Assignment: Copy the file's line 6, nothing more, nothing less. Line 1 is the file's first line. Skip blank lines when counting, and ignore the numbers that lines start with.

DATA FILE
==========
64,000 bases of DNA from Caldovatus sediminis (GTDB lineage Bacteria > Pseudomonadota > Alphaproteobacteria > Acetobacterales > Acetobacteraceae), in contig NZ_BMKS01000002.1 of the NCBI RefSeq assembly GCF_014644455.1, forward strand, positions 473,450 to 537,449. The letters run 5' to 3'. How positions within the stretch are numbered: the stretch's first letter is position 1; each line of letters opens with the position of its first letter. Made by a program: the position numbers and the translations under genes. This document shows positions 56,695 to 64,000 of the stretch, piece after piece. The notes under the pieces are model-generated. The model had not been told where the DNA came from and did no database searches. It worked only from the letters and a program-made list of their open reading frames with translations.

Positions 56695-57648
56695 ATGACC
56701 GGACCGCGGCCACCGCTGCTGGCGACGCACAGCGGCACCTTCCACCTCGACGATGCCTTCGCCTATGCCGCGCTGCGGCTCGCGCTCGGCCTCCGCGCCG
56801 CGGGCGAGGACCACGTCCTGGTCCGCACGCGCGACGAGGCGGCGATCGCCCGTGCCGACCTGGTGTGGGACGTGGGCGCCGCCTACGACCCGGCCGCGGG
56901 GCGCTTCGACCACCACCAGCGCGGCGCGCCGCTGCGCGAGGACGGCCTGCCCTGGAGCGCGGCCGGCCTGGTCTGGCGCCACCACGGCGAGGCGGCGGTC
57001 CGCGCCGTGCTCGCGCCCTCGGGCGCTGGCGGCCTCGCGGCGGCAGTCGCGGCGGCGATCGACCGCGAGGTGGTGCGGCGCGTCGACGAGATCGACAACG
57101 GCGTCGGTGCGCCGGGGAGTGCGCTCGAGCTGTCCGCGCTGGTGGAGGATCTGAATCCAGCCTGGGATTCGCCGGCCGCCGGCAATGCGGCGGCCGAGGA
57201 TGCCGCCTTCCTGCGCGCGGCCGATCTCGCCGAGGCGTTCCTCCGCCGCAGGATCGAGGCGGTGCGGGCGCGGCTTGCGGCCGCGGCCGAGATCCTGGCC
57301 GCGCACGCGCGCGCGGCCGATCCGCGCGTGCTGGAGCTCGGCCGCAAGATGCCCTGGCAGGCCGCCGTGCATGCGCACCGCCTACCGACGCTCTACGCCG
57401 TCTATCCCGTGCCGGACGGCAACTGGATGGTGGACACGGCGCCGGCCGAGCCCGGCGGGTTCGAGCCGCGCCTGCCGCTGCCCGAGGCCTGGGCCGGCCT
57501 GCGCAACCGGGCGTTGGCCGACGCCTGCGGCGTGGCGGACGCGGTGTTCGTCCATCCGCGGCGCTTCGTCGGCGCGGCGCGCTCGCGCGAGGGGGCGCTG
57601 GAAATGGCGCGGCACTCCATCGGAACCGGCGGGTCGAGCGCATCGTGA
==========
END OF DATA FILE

56901 GCGCTTCGACCACCACCAGCGCGGCGCGCCGCTGCGCGAGGACGGCCTGCCCTGGAGCGCGGCCGGCCTGGTCTGGCGCCACCACGGCGAGGCGGCGGTC